On committing a cultural felony: 'The Scottsboro Boys' minstrel show
4/12/2011, 5:23 p.m.
Kwando M. Kinshasa, PhD
African-American Studies Department, John Jay College of Criminal Justice, CUNY
There is a lynching occurring on Broadway at the Lyceum Theatre, and it is a bloody and gruesome affair. However, in a manner typical of many post-slave and supposedly post-segregationist societies, this lynching occurs in the format of a cultural exhibition, a theatrical performance that supposedly addresses a major judicial event in America's judicial history: the 1931 Scottsboro, Alabama, rape case.
The resulting performance, as currently performed, unfortunately implies that tragic judicial injustices institutionalized by terroristic, racist mentalities, if supported by special financial interest, can trivialize history's victims to the extent that later generations might not understand or appreciate the value of their own successful struggles against insipid racism, economic exploitation and acculturation. Such is the case with the Scottsboro case and its current presentation through the supposed artistic framework of a minstrel show!
Yes, a tragic sage of judicial terror and attempted state murder depicted through the medium of a minstrel show is now applauded by some. Sadly, such reenactments as this do not simply debase the past and its on stage reenactors, but it also reduces the audience to an unenviable role of being conspiratorial spectators to a cultural lynching, a cultural felony. Such is the case with the recent Broadway production entitled "The Scottsboro Boys."
As in the past, public lynchings throughout America's bloody racial history, either before or after the 20th century, were staged not only to murder their intended victims, but more succinctly and slyly to also violate and then execute the cultural and political sensitivities of all who witnessed the event. However, when such an act is performed symbolically within a playhouse, the audience, regardless of their shock, is encouraged to become socially, culturally and physically committed to observe the social script or narrative as it unfolds. If they choose not to do so, it would clearly be at their own financial default. Hence, an emotional and financially entrapped audience is metaphorically trapped to become an enthusiastic crowd, a disgruntled rabble, a confused, disinterested flock or even an angry mob! In this instance, they do so while becoming witnesses to a cultural and politically torturous minstrel performance, a cultural felony entitled "The Scottsboro Boys."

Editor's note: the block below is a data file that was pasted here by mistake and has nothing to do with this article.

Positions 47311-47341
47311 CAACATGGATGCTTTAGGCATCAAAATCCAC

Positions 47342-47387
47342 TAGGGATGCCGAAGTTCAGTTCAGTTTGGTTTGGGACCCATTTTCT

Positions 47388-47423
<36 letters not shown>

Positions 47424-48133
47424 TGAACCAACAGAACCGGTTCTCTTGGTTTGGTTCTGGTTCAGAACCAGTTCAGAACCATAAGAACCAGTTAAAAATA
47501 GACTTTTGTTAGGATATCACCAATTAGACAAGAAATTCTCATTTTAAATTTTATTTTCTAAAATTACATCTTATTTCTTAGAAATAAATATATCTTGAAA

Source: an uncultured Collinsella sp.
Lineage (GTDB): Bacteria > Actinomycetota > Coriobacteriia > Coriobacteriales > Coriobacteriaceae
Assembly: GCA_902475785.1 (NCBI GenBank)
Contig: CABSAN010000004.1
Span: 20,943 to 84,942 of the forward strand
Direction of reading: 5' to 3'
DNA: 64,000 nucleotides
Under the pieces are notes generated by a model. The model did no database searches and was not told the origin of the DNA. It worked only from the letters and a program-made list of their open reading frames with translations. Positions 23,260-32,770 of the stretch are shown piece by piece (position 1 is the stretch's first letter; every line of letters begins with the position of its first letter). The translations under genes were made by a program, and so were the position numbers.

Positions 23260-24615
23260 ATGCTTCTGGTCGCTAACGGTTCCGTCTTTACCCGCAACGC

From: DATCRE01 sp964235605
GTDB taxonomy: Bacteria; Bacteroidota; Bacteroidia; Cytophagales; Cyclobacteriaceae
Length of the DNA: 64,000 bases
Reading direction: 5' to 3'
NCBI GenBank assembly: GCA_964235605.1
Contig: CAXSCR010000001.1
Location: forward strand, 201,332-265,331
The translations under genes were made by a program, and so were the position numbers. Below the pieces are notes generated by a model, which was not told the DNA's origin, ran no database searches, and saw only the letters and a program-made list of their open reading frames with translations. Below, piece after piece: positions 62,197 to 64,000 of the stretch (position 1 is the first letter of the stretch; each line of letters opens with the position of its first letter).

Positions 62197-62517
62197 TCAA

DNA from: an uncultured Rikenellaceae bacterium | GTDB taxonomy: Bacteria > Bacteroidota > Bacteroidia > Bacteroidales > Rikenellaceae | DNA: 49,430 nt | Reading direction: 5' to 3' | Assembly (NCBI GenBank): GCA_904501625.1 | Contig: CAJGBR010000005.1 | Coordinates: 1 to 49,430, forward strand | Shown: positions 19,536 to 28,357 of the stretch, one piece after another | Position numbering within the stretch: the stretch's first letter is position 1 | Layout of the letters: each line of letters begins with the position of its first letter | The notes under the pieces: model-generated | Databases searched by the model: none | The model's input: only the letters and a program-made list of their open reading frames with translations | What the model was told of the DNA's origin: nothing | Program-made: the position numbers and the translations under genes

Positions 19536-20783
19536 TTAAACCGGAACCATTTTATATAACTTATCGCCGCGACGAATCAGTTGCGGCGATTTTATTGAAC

Tragically, the attempt to address a major event in African-American history through the stage format of a minstrel show is both absurd and an affront to the cultural and political integrity of this ethnic group and the ongoing experiences of people of the African Diaspora. The crassly concocted minstrel show does little to address the solemnity of the nine Scottsboro defendants' continual brutalization, beatings, torture, and psychological suffering by guards and wardens while in several prisons throughout the 1930s and most of the 1940s.
Nor does it explore the reality that the Scottsboro defendants were, in truth, a tragic metaphor for hundreds of thousands of African-American youths trying to maintain a level of survival within a nation, America, whose laws were actively functioning to eliminate any semblance that their social, cultural and political wellbeing was a recognized fact.